Sometimes Rembrandt’s subjects are too connected to the commonplace world for everyone to like them. There is an extremely vulgar side to Rembrandt. This in itself is no surprise, given the bawdry for which seventeenth-century Holland was notable. It may well be that giving vent to it was Rembrandt’s compensation for the anal obsession with neatness and cleanness that characterized Dutch domestic life. He did etchings of a man peeing and a woman defecating. A dog, tensely extruding a large turd from its backside, appears in the foreground. And his large painting of the infant Ganymede snatched up into the sky by Zeus in the form of an eagle shows the child uncontrollably pissing in terror, which must be about the most anti-classical rendering of a scene from the classics ever given by a major artist—though it is certainly what you would expect a baby boy to do under the circumstances.

Cognate with this is Rembrandt’s capacity for conveying unvarnished, unedited pain. In that he had something in common with the as-yet-unborn Goya, and with his own contemporary the great Spaniard Jusepe de Ribera (1591–1652). Probably the most fearsome example in Rembrandt’s work was that enormous canvas The Blinding of Samson, a monument of sadistic fury which the painter sent as a gift to Constantijn Huygens, secretary to the Stadtholder and author of the first memoir to heap praise on the then-young painter. It is a perfect horror show of a painting, fully in accord with Jacobean taste. “Tear up his lids,” cries a villain in one of the English revenge tragedies,

And let his eyes like comets shine through blood—

When the bad bleed, then is the tragedy good!

Such is the spirit of The Blinding of Samson, except that the good, or at least the not bad, are doing the bleeding. There are soldiers pinioning the helpless strongman; there is Delilah, escaping with scissors in one hand and his mat of hair in the other; and there is another soldier, like some gleaming and malignant beetle in his armor amid the confused tangle of limbs and weapons, pushing the dagger into Samson’s eye socket. There is no record of whether Huygens liked this repulsive and enormous present, or hung it in his house; it remains a striking example of the diplomatic ineptitude which, in combination with Rembrandt’s personal extravagance and his general financial incompetence, would eventually lead him to bankruptcy.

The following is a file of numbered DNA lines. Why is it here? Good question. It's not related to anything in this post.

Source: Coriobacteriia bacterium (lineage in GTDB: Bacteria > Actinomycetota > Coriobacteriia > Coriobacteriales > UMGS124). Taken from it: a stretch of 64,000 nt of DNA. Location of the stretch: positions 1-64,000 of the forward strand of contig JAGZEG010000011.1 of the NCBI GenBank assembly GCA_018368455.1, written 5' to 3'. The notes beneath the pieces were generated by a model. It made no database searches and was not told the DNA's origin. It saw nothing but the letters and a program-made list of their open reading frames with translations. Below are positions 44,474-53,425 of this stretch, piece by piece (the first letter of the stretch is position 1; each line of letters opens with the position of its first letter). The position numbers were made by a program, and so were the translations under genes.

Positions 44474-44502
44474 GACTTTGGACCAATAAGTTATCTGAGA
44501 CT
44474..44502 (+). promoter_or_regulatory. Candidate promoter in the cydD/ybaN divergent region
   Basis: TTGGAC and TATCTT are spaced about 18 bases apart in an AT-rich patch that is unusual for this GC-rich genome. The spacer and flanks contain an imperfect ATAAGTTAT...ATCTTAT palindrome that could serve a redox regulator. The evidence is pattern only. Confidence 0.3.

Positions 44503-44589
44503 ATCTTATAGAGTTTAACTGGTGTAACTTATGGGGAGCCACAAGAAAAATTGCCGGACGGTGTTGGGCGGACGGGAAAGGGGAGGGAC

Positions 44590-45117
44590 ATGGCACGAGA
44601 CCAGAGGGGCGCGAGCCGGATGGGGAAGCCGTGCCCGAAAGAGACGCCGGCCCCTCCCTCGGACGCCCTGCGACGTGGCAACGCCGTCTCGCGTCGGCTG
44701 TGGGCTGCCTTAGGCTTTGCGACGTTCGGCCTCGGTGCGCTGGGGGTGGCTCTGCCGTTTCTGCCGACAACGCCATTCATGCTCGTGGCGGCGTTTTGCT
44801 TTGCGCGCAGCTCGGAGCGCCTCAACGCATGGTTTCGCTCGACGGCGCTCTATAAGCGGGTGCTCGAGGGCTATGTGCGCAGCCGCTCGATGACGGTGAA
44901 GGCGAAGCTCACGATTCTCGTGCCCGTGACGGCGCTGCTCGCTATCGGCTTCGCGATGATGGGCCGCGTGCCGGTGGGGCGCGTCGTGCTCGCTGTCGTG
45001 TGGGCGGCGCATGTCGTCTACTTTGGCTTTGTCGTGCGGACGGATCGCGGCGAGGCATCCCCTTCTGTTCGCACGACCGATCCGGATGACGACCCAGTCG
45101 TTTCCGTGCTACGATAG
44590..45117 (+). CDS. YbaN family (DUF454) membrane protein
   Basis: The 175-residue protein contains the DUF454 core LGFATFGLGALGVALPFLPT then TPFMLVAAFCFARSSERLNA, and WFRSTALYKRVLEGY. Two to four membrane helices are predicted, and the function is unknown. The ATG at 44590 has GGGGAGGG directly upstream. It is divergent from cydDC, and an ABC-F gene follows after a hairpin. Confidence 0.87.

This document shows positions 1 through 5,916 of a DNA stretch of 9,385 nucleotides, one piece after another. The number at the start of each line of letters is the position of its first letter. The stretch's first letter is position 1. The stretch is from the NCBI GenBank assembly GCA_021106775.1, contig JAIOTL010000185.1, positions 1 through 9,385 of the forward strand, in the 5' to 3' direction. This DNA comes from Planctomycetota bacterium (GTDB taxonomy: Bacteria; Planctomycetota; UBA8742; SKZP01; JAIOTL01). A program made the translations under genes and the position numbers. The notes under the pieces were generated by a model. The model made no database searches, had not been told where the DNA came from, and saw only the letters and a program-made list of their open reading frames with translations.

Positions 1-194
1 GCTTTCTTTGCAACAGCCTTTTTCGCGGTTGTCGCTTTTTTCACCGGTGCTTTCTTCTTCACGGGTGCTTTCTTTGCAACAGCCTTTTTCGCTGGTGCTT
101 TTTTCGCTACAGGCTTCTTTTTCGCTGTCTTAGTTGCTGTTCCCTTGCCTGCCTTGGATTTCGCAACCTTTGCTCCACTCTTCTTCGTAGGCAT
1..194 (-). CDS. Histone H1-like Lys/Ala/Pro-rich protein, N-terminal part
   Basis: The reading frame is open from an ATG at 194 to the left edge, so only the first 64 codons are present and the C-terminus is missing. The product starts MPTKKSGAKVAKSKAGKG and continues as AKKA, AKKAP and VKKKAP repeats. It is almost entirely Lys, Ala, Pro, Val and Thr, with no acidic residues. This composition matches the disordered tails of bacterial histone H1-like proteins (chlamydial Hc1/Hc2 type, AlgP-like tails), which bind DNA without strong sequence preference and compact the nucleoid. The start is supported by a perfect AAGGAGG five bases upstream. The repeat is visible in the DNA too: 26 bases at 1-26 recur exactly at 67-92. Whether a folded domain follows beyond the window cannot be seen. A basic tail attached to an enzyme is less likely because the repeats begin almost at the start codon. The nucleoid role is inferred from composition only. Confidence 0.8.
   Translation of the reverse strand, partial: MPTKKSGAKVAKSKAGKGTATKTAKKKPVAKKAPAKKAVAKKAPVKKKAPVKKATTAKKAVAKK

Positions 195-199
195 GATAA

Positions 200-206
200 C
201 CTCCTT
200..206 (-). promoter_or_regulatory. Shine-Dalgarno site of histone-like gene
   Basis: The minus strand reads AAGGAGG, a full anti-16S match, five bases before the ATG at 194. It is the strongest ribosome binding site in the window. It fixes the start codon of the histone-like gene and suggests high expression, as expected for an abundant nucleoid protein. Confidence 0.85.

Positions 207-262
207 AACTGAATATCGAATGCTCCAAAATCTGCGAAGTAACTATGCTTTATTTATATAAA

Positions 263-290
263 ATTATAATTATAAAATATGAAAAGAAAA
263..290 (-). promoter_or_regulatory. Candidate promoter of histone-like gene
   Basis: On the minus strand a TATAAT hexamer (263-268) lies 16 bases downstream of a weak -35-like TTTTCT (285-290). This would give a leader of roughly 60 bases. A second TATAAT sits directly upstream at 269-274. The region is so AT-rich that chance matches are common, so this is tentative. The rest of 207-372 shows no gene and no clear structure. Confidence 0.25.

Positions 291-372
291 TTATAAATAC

Rembrandt had a strange way of acting, sometimes, as though he were alone in the world, but the popular idea of the artist as solitary genius does not fit him at all; in fact it represents the opposite of the way he worked. He identified with “the people,” from whose midst he knew very well he had come. He never for a moment seems to have shared the desire for nobility that had been such a theme in the careers of artists like Diego Velázquez or Sir Peter Paul Rubens. His life was crowded, rather than peacefully isolated, and certainly never of an Olympian detachment, even though he was capable of quite deranged gestures of show-offy extravagance—such as buying an enormous house, more suitable for a banker than a painter, on the fashionable Sint Antoniesbreestraat, for 13,000 guilders, a sum he must have known he could never pay off, no matter how many bread-and-butter portraits he turned out. His working days were full of people, crammed with pupils and assistants, not because he wanted selflessly to give away his time to the young, but because he badly needed their time and money; at the height of his career he had twenty-five young people working for him and being taught by him, which, at the relatively high fee of 100 guilders a year—not all parents could afford so much for a son’s apprenticeship—brought him in 2,500 guilders annually. He actually had to rent a house on the Bloemgracht in 1637 to give them all working room. What did they do? They learned the trade: grinding colors, stretching and priming canvases, and then on to drawing the human face and body from models. They had the benefit of his sprawling Kunstkammer-like collection of art objects, curios, costumes, and studio props. The inventory of his possessions made in 1656 lists dozens of paintings by others, folios of prints, scrapbooks, a dozen busts of Roman emperors, scores of “specimens of land and sea creatures,” pieces of armor, old weapons, numerous musical instruments including “a wooden trumpet”—what on earth did that sound like?—and, rather touchingly, “two little dogs done from the life by Titus van Rhyn,” his son.